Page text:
“Confirmed Judges, Confirmed Fears” is a blog series documenting the harmful impact of President Trump’s judges on Americans’ rights and liberties. Cases in the series can be found by issue and by judge at this link.
Trump Eleventh Circuit judge Britt Grant wrote a 2-1 decision affirming the dismissal on summary judgment without trial, of a Black woman’s retaliation complaint when she was fired two days after she complained that she was being discriminated against by her boss because of her race and sex. The May 2020 decision was in Martin v. Financial Asset Management Systems, Inc.
Belinda Martin, an African American woman, began work in 2009 as an operations manager at Financial Asset Management Systems (FAMS), a debt collection agency. She was supervised by company president Jerry Hogan, who promoted her to director of operations in 2010.
In 2012, Martin filed a complaint with the Equal Employment Opportunity Commission, contending that Hogan was discriminating against her based on race and sex. In contrast to how he behaved when dealing with her white male coworkers, she contended, Hogan would “scream profanities, kick chairs, throw bottles, and bang on the table” during feedback sessions with her. The dispute was settled around the end of the year.
In February 2014, Martin, Hogan, and several others participated in an executive staff meeting. Martin explained that during the meeting, Hogan “screamed, yelled” and “belittled” her in front of her peers “for the thousandth time in reference to nothing.” Martin left the room in tears and emailed the company’s vice president of human resources, Lida Bayne, asking to talk.
While Martin was waiting for Bayne, Hogan tried to call her, but she did not pick up. When Bayne came in, Martin told her that she wanted to file a “complaint” against Hogan because he “targets” her “as a black female,” and he did not so target white male coworkers. (Bayne later maintained that Martin did not specifically mention race or sex). Bayne emailed Hogan to say that Martin was planning to take a few days off, that she was “visibly upset,” and that she felt “targeted” by Hogan.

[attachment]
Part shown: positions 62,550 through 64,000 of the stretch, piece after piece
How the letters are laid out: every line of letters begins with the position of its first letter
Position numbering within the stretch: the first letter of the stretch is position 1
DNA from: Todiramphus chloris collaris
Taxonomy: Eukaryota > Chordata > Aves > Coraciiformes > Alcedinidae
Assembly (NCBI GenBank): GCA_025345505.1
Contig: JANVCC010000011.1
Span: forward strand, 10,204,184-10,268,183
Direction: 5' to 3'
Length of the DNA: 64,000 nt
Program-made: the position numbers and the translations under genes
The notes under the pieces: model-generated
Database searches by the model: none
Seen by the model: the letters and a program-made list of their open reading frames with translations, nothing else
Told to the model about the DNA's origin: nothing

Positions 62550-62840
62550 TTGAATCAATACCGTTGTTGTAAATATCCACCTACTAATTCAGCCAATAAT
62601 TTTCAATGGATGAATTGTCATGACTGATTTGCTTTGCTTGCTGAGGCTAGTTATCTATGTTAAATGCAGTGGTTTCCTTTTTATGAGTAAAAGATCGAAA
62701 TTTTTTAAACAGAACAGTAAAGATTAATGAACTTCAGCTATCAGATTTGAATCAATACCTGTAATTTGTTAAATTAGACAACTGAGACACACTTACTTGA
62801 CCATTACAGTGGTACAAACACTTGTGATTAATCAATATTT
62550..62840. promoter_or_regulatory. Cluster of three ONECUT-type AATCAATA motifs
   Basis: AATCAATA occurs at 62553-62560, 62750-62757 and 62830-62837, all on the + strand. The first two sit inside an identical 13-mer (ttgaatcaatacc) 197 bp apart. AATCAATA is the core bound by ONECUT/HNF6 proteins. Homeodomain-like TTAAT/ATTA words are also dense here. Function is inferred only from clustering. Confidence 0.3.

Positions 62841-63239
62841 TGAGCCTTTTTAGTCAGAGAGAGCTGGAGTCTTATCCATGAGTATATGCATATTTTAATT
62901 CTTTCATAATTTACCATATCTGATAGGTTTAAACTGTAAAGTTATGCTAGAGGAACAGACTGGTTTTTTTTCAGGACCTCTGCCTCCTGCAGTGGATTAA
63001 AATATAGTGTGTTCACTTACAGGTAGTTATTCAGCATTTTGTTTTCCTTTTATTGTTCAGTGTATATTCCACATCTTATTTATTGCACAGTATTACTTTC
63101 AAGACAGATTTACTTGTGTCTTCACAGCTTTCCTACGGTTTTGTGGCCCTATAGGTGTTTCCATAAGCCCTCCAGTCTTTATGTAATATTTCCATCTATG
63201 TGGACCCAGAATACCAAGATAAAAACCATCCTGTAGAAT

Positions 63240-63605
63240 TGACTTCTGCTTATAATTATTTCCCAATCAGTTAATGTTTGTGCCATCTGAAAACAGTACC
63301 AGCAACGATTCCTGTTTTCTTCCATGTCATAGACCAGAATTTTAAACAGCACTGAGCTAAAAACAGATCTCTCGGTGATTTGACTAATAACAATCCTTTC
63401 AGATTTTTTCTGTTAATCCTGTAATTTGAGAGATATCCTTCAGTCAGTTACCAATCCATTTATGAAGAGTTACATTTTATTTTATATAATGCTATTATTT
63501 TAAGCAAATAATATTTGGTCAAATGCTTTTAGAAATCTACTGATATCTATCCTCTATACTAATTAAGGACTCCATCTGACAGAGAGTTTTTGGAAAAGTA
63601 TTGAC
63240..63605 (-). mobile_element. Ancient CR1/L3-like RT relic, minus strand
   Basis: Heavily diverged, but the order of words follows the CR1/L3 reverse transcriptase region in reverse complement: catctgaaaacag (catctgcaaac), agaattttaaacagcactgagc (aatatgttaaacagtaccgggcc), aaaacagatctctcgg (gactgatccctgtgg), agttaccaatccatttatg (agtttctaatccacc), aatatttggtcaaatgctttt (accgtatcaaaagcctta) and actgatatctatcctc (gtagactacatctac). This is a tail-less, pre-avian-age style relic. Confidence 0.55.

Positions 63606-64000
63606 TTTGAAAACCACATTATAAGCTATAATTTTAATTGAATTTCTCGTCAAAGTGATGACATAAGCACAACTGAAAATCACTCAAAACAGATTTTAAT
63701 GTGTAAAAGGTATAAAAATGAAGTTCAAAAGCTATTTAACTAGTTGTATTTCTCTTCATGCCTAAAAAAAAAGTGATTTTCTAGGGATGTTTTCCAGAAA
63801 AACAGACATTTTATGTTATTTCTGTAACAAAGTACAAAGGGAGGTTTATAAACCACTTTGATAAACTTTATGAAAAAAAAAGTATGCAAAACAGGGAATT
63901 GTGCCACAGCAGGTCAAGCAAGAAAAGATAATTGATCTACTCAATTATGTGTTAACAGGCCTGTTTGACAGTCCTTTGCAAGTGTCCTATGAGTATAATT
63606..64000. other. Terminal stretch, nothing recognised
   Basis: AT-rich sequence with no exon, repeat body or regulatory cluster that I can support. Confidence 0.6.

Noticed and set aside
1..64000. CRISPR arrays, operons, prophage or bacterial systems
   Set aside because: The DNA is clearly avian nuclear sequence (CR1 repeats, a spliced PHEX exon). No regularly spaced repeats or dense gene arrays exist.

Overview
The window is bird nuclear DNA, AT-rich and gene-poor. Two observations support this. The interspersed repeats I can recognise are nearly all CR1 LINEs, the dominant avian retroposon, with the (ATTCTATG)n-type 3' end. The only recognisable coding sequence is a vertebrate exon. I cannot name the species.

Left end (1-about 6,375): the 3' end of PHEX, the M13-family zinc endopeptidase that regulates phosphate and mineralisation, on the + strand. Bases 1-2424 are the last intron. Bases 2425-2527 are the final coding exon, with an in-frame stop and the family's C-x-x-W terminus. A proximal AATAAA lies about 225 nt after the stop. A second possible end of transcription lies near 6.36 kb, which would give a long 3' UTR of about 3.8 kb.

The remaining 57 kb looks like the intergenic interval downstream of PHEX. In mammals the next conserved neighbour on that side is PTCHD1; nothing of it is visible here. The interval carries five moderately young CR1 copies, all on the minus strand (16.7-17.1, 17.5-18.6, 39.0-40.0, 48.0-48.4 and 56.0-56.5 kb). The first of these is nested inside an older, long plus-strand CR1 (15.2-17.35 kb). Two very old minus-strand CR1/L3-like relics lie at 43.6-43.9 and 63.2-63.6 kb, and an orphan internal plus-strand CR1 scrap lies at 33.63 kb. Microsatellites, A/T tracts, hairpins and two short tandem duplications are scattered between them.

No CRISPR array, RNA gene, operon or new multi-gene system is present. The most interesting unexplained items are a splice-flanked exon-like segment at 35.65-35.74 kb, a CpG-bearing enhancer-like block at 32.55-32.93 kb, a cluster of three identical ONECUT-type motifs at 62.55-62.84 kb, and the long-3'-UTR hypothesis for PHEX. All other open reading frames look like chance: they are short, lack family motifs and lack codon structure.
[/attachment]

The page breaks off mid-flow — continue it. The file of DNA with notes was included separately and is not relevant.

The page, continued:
Two days after Martin’s meeting with Bayne, Hogan fired her, claiming that it was because Martin did not answer his call after the disruptive meeting. Martin sued Hogan and FAMS for violating Title VII by firing her in retaliation for her complaints. After discovery, the district court granted summary judgment against Martin and dismissed her case.
On appeal, Trump judge Grant wrote a 2-1 opinion affirming the decision. Grant’s ruling claimed that there was not “any evidence” that Hogan “knew about her discrimination complaints before he fired her.”
Although he agreed that another one of Martin’s claims, which was based on the Family and Medical Leave Act, was properly dismissed, Judge Adalberto Jordan strongly dissented from Grant’s ruling on the Title VII retaliation claim. Contrary to Grant’s assertion that there was no evidence, Jordan explained that Martin had “presented evidence from which a jury could reasonably infer that Mr. Hogan had knowledge of her discrimination complaint before he terminated her employment.”
Specifically, Jordan went on, the “key evidence” was that Bayne had sent Hogan an email stating that Martin complained she was being “targeted” by him. The fact that the email did not contain “the magic words” that she felt targeted because of race and gender did not matter, Jordan stated. Given that Hogan clearly knew that Martin had filed a charge against him for race and gender discrimination 16 months earlier, Jordan elaborated, a “reasonable jury could infer that he knew from this email that Ms. Martin had once again complained about him targeting her based on her race or gender.” Indeed, Jordan pointedly noted, “what else could Ms. Martin have meant” when she complained, as Hogan was told, that she was being “targeted” by him. Jordan concluded that the case should have gone to a jury to decide, and the summary judgment decision should have been reversed.
As a result of Grant’s ruling, however Belinda Martin will not even have the opportunity to have a jury decide whether her boss improperly fired her in retaliation for raising race and sex discrimination complaints, in violation of Title VII.